"This is an extraordinary and very promising breakthrough for neuroscience. It immediately offers a much better model for studying the human brain, which is extraordinarily important, given the vast amount of human suffering from diseases of the mind [and] brain," Nita Farahany, the bioethicists at the Duke University School of Law who wrote the study's commentary, told National Geographic.
An ethical gray matter
Before anyone gets an Island of Dr. Moreau vibe, it's worth noting that the brains did not approach neural activity anywhere near consciousness.
The BrainEx solution contained chemicals that prevented neurons from firing. To be extra cautious, the researchers also monitored the brains for any such activity and were prepared to administer an anesthetic should they have seen signs of consciousness.
Even so, the research signals a massive debate to come regarding medical ethics and our definition of death.
Most countries define death, clinically speaking, as the irreversible loss of brain or circulatory function. This definition was already at odds with some folk- and value-centric understandings, but where do we go if it becomes possible to reverse clinical death with artificial perfusion?
"This is wild," Jonathan Moreno, a bioethicist at the University of Pennsylvania, told the New York Times. "If ever there was an issue that merited big public deliberation on the ethics of science and medicine, this is one."
One possible consequence involves organ donations. Some European countries require emergency responders to use a process that preserves organs when they cannot resuscitate a person. They continue to pump blood throughout the body, but use a "thoracic aortic occlusion balloon" to prevent that blood from reaching the brain.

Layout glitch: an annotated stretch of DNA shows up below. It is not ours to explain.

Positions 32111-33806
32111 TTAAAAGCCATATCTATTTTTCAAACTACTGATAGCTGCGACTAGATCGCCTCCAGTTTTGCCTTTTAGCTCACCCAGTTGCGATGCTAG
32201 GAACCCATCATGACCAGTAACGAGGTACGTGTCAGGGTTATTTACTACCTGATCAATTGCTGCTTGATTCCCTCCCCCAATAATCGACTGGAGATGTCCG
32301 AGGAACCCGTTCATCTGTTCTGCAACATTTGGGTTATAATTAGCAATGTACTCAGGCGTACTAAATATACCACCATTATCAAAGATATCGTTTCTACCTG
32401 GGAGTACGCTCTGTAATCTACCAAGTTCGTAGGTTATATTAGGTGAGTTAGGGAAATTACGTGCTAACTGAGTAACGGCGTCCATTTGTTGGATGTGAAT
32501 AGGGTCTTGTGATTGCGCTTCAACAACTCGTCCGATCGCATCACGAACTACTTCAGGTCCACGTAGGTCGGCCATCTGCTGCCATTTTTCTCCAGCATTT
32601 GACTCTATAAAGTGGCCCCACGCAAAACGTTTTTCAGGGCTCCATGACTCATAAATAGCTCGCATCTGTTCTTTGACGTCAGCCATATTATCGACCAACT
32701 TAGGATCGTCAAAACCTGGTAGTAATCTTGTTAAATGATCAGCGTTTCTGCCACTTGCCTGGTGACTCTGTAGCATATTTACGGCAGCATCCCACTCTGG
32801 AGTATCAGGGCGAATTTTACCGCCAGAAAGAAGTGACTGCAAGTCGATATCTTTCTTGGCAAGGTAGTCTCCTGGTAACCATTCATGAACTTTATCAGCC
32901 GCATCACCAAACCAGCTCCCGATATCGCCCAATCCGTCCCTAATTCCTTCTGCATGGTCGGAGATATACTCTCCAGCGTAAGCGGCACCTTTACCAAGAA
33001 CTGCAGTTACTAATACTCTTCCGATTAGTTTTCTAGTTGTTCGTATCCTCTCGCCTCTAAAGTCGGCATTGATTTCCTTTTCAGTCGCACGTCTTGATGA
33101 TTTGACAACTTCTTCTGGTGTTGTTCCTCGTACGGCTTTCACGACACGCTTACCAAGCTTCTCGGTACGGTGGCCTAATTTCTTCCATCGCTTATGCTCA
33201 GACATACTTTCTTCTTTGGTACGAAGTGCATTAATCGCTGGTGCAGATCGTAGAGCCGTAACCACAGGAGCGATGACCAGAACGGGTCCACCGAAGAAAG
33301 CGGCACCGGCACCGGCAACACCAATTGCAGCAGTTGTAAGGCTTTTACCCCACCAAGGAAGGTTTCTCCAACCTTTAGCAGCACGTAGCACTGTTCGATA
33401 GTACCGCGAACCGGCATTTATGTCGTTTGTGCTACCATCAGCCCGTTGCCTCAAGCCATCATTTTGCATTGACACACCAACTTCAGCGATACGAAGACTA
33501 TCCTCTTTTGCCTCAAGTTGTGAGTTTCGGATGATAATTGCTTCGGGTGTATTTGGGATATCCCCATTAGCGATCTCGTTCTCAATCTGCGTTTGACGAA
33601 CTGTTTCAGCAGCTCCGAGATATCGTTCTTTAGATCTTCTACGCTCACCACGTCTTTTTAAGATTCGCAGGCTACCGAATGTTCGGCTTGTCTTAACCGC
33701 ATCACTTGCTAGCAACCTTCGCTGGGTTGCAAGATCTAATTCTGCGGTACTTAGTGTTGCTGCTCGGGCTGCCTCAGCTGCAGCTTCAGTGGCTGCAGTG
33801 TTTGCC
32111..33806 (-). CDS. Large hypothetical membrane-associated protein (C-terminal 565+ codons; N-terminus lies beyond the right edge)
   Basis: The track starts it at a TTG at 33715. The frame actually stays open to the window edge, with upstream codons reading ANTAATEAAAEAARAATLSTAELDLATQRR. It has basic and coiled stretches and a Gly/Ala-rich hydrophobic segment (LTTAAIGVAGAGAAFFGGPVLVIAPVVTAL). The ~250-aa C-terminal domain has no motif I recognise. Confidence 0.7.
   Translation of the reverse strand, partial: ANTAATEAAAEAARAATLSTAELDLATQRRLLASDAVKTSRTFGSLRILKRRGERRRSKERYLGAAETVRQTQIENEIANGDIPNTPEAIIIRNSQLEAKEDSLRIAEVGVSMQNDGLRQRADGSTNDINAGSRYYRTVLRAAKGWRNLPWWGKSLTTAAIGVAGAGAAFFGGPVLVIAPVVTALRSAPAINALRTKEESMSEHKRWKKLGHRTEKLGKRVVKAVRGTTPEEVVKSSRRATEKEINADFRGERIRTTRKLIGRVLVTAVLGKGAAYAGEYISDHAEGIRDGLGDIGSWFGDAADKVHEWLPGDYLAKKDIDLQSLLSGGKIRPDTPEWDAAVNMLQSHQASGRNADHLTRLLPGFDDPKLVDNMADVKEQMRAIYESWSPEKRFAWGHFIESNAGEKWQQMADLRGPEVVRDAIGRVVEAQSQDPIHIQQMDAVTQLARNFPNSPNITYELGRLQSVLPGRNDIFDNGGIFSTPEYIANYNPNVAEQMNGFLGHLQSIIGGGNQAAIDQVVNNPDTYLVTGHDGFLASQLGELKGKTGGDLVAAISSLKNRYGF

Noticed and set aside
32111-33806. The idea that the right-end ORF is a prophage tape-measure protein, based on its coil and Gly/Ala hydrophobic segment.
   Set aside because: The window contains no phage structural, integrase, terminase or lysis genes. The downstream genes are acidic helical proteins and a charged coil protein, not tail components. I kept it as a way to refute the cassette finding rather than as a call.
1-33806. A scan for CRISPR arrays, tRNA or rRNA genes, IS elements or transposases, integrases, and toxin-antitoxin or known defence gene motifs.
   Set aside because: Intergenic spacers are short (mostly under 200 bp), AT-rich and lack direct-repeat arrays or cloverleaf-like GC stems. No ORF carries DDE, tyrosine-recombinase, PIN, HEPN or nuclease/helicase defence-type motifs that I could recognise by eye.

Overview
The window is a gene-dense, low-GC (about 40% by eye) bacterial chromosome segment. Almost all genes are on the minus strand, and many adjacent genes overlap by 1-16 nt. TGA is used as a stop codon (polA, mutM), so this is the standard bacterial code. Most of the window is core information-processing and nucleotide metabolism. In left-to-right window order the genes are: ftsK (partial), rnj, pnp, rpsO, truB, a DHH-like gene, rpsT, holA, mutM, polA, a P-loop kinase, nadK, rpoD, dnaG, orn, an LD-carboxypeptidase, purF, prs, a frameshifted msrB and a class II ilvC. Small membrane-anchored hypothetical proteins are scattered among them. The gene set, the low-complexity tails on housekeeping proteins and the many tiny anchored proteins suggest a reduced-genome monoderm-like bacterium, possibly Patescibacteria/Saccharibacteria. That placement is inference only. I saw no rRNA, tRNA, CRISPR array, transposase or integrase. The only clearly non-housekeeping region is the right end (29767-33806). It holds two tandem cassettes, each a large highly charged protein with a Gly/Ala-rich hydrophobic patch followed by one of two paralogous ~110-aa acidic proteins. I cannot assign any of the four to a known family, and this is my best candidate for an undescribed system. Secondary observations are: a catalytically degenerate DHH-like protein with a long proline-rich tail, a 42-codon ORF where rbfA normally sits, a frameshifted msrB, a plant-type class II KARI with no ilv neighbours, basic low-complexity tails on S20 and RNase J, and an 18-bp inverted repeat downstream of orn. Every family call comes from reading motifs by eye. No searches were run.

The system is already controversial because it raises concerns about what caused the patient's death. But what happens when brain death becomes readily reversible? Stuart Younger, a bioethicist at Case Western Reserve University, told Nature that if BrainEx were to become widely available, it could shrink the pool of eligible donors.
"There's a potential conflict here between the interests of potential donors — who might not even be donors — and people who are waiting for organs," he said.
It will be a while before such experiments go anywhere near human subjects. A more immediate ethical question relates to how such experiments harm animal subjects.
Ethical review boards evaluate research protocols and can reject any that causes undue pain, suffering, or distress. Since dead animals feel no pain, suffer no trauma, they are typically approved as subjects. But how do such boards make a judgement regarding the suffering of a "cellularly active" brain? The distress of a partially alive brain?
The dilemma is unprecedented.
Setting new boundaries
Another science fiction story that comes to mind when discussing this story is, of course, Frankenstein. As Farahany told National Geographic: "It is definitely has [sic] a good science-fiction element to it, and it is restoring cellular function where we previously thought impossible. But to have Frankenstein, you need some degree of consciousness, some 'there' there. [The researchers] did not recover any form of consciousness in this study, and it is still unclear if we ever could. But we are one step closer to that possibility."
She's right. The researchers undertook their research for the betterment of humanity, and we may one day reap some unimaginable medical benefits from it. The ethical questions, however, remain as unsettling as the stories they remind us of.